Retirement is wonderful. You’re able to say goodbye to long commutes, boring meetings and late nights at the office. You have plenty of time to do the things you enjoy. But what if plenty of time is actually too much time?
Many of us boomers have spent decades juggling family needs and career opportunities. This balancing act takes incredible effort and eats up every spare minute. When we finally do have time to spend as we like, we aren’t sure where to begin.
As we’ve written about before, life after 60 should be a time of exploring your passions, not sitting in front of the TV. It should be a time of starting new businesses and making new friendships. In short, life after 60 should be the best time of your life.
So, if you’re wondering what to do in retirement, consider kicking things off with a volunteer vacation. You can help others or help our planet while meeting like-minded people and traveling to new places. Your volunteer vacation may be just what you need to decide what you want to do next.
Volunteer vacations come in all shapes and sizes. You can spend several months working in a community or travel for a week or two in order to lend a hand building homes, restoring trails or cultural artifacts, or sharing your unique skills with people who are working hard to provide for themselves and their families. You can participate in a volunteer vacation experience close to home or halfway around the world.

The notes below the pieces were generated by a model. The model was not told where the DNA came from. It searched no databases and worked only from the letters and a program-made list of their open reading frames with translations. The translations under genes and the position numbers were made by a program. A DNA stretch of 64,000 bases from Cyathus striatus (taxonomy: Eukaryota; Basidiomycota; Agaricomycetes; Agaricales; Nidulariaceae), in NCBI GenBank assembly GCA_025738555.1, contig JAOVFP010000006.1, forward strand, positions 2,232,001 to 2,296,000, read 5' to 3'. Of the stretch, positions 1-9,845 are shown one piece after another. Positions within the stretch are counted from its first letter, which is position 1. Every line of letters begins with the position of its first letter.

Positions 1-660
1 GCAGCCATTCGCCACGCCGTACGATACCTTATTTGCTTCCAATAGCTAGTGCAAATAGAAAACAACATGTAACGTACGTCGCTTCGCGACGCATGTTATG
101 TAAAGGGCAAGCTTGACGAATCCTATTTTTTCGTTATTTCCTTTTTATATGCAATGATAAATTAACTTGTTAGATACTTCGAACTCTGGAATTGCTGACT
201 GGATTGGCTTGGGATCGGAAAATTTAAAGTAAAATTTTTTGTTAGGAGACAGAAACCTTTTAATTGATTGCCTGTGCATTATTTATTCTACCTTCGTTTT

Volunteer vacations aren’t free. You will pay to participate in a volunteer vacation so that the people you are working with do not have to spend money to feed and house you or purchase materials for your team’s project.
Expect your accommodations to be adequate, but far from luxurious. Meals will likely consist of local fare; if you have dietary restrictions, you will need to contact the organization you are working with to make sure your needs can be met. You will probably need to purchase travel medical insurance, and you may need to be vaccinated against specific diseases.
No. People of all ages have embraced the volunteer vacation concept. As long as you are healthy enough to travel, you should be able to find a volunteer vacation that matches your skill set and physical capabilities.
Volunteer vacation participants choose this type of travel experience for a variety of reasons. Of course, helping others is their primary motivation, but volunteers may also want to explore other parts of the world, learn new skills or try out alternative or post-retirement career paths.
Some critics argue that money spent on volunteer vacations would be put to better use if travelers simply donated to worthy causes and stayed home. Others feel that local workers’ jobs vanish when unpaid volunteers arrive.
While volunteering to help other people, wild animals or the environment will make vacation participants feel good about themselves, there is – or should be – more to a volunteer vacation experience than participant emotions.
A good volunteer vacation experience should not just take you where you want to go. The trip coordinators should be working with community organizations to ensure that the projects undertaken by volunteers are locally-organized and locally-run. You should be able to review financial records so that you know exactly how your money will be spent.
Finally, take the time to find out what will happen to the project you work on after your team leaves. The best projects are sustainable and chosen by local community members.
Most volunteer vacations combine hard work with free time, so you will have a chance to explore the community and talk with people in an informal setting.